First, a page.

Abstract

An agent for contrast enhancement in nuclear magnetic resonance imaging is disclosed. Micellular particles such as phospholipid vesicles are associated with or enclose a paramagnetic material. The particles may be formulated with an agent, such as cholestrol, to promote vesicle stability and water exchange across the vesicle bilayer. The vesicles may or may not have antibodies or other cell recognition targeting agents attached to the surface to provide specific targeting. The vesicles provide enhanced target specificity, reduced burden of toxic contrast material and amplified contrast enhancement.

Description

RELATED APPLICATION

This application is a continuation-in-part of pending U.S. application, Ser. No. 604,721, filed April 27, 1984, now abandoned entitled "Contrast Agents For NMR Imaging."

BACKGROUND OF THE INVENTION

1. Field of the Invention

The invention described herein relates to enhanced contrast in nuclear magnetic resonance (NMR) imaging through the use of a paramagnetic material in association with micellular particles such as phospholipid vesicles.

2. Description of Prior Art

NMR imaging of humans is fast becoming a major diagnostic tool. Resolution is now on a par with X-ray CT imaging, but the key advantage of NMR is its ability to discriminate between tissue types (contrast) on the basis of differing NMR relaxation times, T1 and T2. Because nuclear relaxation times can be strongly affected by paramagnetic ions such as Mn(II) and Gd(III) or stable free radicals, these materials have been explored to determine their ability to provide further contrast, specifically to test whether they alter water proton T1 and T2 values in excised animal organs and in live animals; see, for example, Mendonca Dias et al, The Use of Paramagnetic Contrast Agents in NMR Imaging, Absts. Soc. Mag. Res. Med., 1982, pages 103, 104; Brady et al, Proton Nuclear Magnetic Resonance Imaging of Regionally Ischemic Canine Hearts: effects of Paramagnetic Proton Signal Enhancement, Radiology, 1982, 144, pages 343-347; and Brasch et al, Evaluation of Nitroxide Stable Free Radicals for Contrast Enhancement in NMR Imaging, Absts. Soc. Mag. Res. Med., 1982, pages 25, 26; Brasch, Work in Progress: Methods of Contrast Enhancement for NMR Imaging and Potential Applications, Radiology, 1983, 147, p. 781-788; and Grossman et al, Gadolinium Enhanced NMR Images of experimental Brain Abscess, J. Comput. Asst. Tomogr., 1984, 8, p. 204-207. Results reported show that contrast is enhanced by a variety of paramagnetic agents.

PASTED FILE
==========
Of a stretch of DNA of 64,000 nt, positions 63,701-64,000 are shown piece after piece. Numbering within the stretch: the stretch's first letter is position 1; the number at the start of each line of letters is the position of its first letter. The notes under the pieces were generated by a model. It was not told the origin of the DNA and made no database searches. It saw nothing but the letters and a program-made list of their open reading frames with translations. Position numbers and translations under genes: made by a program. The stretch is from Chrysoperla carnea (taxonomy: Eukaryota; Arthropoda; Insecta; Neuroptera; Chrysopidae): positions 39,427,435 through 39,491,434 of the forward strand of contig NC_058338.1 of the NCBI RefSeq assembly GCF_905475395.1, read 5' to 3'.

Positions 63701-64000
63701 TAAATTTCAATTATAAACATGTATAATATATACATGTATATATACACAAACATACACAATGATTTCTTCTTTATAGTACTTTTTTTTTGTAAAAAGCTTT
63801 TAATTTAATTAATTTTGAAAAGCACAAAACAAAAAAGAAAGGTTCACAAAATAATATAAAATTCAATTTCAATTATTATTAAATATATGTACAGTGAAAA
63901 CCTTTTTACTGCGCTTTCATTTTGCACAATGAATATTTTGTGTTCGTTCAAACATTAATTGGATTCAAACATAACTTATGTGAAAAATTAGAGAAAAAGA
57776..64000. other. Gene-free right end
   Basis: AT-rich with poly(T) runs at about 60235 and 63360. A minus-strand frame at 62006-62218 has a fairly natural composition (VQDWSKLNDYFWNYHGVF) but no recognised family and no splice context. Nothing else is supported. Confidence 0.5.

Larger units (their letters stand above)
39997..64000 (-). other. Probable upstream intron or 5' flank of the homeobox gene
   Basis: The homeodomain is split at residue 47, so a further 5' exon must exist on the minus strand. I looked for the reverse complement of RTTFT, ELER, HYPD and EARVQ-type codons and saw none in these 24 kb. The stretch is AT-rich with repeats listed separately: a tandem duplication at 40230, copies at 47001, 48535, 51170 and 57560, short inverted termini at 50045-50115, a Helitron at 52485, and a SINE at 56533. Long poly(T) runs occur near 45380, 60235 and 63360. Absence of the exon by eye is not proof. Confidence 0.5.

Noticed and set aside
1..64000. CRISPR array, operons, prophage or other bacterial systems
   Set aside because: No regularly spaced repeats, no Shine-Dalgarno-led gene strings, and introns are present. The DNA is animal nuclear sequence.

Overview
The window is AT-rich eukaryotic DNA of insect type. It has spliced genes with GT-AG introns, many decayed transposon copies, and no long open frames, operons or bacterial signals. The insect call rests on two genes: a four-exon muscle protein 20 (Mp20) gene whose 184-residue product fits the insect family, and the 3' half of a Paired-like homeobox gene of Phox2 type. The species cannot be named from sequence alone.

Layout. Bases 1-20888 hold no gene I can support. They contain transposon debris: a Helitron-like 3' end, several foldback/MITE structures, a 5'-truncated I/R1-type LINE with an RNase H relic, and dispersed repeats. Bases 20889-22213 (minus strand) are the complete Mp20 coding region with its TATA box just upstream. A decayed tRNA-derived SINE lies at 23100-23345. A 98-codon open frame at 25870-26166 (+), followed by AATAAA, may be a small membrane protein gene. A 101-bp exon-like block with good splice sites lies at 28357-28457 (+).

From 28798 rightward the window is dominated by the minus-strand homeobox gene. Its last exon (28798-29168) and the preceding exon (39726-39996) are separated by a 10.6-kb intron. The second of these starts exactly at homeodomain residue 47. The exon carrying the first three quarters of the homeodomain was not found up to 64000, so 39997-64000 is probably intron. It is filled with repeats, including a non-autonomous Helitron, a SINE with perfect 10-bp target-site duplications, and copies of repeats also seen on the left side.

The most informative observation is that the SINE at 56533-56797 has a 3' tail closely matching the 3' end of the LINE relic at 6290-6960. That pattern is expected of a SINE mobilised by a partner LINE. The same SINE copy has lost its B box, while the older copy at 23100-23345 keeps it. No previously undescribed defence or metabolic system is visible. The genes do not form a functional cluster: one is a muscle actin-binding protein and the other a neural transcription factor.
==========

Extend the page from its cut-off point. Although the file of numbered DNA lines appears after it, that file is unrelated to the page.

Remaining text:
However, useful compounds, due to the nature of the candidate paramagnetic materials, may be toxic at the concentrations required for optimal effect, and finding contrast agents for which the toxicity is low enough to make possible their eventual use in medical diagnosis is regarded as the most serious and difficult problem in the field, Mendonca Dias et al, The Use of Paramagnetic Contrast Agents in NMR Imaging, Absts. Soc. Mag. Res. Med., 1982, pages 105, 106. The invention described herein is thus designed to reduce toxicity and increase the utility of NMR contrast agents by associating a paramagnetic material with a micellular particle having properties tailored to the unique demands of NMR imaging.